Category Archives: Wildlife

Fishing town popular with Kitsap anglers struggling

Raise your hand if you were in Sekiu this past weekend.

On our annual fill-the-freezer excursion to the little fishing town two miles west of Clallam Bay (19 miles East of Neah Bay), it seemed one in every six people had a Kitsap connection.

Sekiu shrinks and swells on the tides of anglers who come and go with the fish runs. In winter it dwindles to a handful of residents who probably know each other way too well (some escape to the warmth and anonymity of Arizona). During salmon season, though, the hillsides are chock-a-block with RVs perched above the bay, barely tucked in from the Strait of Juan de Fuca, Canada within spitting distance.

The accommodations are nothing fancy, but the view is spectacular. Bottle green water, sparkling with beds of kelp that sway and twirl in the currents. Mist shrouded forests and strange rock formations, like Mussolini Rock, with the tuft of trees growing on its top looks like the Italian dictator’s military cap. There are seals, sea birds and the occasional porpoise or whale passing through. On this visit we saw a sea elephant about two miles from shore bobbing on the surface long enough to get a gulp of air then sliding down into the water.

At dawn, fishermen (and the occasional woman) lug on their muckboots, fill their thermoses and fire up their motors, lighting out on the heaving waters like a swarm of bees. If the bite is on, they’ll limit out before noon and spend the rest of the day swapping fish stories. Word of how deep to fish and where they’re biting spreads like a virus. If there is a #Sekiu on Twitter, it’s overkill.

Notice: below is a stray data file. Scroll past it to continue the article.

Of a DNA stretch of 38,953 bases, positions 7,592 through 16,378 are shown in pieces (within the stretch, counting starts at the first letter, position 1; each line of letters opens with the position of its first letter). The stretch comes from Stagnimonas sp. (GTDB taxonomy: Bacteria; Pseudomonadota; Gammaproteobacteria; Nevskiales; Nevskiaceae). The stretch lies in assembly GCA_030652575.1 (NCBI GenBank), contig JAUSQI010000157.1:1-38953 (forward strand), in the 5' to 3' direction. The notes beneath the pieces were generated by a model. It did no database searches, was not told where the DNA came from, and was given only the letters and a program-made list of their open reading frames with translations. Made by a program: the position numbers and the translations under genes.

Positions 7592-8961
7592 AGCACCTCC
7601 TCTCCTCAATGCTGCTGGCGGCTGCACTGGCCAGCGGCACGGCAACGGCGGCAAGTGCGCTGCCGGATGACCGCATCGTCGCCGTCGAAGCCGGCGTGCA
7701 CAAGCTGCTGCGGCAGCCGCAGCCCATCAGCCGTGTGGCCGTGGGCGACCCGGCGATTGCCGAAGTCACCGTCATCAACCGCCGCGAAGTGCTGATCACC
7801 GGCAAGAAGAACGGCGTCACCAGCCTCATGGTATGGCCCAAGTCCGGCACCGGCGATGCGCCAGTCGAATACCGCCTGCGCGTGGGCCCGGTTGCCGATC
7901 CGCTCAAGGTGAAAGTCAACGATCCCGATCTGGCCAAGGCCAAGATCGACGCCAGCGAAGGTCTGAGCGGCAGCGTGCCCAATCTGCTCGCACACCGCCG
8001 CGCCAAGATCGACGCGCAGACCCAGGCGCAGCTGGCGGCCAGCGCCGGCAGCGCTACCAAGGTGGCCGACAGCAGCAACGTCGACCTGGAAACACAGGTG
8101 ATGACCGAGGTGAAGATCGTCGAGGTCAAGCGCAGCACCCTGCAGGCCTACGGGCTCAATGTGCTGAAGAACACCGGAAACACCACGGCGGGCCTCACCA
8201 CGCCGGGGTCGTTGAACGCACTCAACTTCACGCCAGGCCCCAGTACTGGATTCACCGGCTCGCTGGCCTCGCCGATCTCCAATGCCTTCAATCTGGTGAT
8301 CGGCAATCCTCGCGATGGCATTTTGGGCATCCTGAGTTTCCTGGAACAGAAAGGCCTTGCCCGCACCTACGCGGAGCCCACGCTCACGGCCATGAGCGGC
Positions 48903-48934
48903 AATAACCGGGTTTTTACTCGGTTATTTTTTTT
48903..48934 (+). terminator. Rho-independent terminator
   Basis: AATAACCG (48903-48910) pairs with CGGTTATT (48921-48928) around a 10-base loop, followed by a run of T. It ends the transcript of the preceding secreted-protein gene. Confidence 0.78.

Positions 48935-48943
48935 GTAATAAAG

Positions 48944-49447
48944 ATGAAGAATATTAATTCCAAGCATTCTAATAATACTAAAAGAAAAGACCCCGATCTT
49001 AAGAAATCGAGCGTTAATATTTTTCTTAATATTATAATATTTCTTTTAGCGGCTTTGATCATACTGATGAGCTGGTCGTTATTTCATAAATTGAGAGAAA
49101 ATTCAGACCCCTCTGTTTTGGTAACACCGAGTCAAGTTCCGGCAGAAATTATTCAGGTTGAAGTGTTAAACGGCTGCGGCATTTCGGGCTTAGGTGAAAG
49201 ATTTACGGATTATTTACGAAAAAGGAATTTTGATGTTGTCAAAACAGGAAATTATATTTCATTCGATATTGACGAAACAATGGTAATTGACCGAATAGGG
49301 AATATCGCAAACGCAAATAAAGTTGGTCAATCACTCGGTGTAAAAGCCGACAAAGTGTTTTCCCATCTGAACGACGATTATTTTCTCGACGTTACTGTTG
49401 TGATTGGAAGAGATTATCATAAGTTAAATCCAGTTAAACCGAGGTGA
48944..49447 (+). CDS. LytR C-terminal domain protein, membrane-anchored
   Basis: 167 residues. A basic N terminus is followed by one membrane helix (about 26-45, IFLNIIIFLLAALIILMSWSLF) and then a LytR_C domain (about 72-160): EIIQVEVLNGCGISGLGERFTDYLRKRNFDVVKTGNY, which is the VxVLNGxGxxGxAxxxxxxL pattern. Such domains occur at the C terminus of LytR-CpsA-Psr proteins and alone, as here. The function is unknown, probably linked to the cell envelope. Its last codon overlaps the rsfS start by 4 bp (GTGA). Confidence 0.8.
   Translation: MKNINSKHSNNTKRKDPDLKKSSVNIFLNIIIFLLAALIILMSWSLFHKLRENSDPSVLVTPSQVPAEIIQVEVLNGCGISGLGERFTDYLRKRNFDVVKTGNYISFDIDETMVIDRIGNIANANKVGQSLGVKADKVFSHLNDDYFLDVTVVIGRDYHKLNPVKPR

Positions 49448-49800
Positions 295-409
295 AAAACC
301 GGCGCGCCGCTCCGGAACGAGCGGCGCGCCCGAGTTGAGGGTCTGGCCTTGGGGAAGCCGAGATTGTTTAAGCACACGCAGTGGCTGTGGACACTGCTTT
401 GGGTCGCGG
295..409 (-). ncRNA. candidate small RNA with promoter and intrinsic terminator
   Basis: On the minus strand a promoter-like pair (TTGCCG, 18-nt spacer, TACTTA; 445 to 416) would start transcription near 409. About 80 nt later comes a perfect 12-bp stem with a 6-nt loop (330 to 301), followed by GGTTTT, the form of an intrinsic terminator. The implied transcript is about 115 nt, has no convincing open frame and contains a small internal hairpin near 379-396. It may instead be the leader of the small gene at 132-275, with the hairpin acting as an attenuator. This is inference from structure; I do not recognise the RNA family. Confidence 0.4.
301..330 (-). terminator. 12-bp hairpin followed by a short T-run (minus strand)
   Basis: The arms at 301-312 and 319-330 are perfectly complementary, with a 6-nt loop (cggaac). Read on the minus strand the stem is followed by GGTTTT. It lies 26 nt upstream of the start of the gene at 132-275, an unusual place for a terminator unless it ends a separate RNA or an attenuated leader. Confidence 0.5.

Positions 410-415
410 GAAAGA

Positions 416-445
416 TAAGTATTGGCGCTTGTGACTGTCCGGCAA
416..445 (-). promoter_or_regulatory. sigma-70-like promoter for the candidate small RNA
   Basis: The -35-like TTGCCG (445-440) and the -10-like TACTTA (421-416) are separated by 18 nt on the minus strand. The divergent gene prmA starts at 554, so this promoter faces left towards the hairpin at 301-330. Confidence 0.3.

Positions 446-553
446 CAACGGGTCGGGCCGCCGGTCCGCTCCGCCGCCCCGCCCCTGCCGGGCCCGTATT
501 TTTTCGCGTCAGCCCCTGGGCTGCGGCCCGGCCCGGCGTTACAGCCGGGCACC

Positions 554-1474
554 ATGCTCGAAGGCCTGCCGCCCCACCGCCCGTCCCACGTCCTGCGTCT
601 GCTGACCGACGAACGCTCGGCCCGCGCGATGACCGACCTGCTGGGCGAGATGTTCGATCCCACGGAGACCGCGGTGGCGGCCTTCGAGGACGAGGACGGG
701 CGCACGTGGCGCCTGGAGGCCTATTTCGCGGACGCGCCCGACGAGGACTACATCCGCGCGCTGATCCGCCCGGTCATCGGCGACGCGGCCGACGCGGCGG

A glamorous resort town this is not. The docks are splattered with excrement from great clouds of seagulls that flock like brazen thugs around the fish cleaning stations, mewling for a handout of guts. The smell is distinctly horrific, sometimes tinged with a pleasant waft of salt air from the open water.

The anglers don’t seem to care about the smell. For many the trip to Sekiu is an annual ritual, like summer camp for adults. When they’re not fishing, you might find them tending the smoker or vacuum-sealing their catch. The anglers drop plenty of dough on Sekiu. They eat in the handful of restaurants, buy bait, tackle and ice at the stores, and pay for moorage and RV or tent spaces.

Those who live here year ’round to operate the eateries and rustic resorts make much of their annual income during these few frenzied weeks when the fish are running. The recession hit them hard, but the town had been struggling years before the bottom dropped out of the housing market.

On the west side of town, a decaying dock is all that’s left of a once bustling fish cannery from decades past. Here and there are abandoned, boarded up buildings. The properties that remain open are sagging, a little seedy. The fishermen don’t care, but the symptoms don’t bode well for Sekiu.

Challenges facing resort owners are often invisible to visitors. For example, there was the storm of 2006 that took out the parking lot of Van Riper’s Resort. Repairing the damage took a quarter million dollars worth of fill.

There’s another problem, age, not of the properties but the owners. Barbara, who owns The Breakwater restaurant, is in her mid-60s. She has a 5-year-old granddaughter to raise and a grandson to help through college, so she’s not actively looking for a buyer. But the place has been listed since before her husband died four years ago.

In the old days, The Breakwater had no “off season.” If it wasn’t the fishermen, it was the loggers, who lined up outside the door on payday. Now, what logging goes on, the workers live out of town, she said. These days, the place stays busy enough, but nothing like it used to be.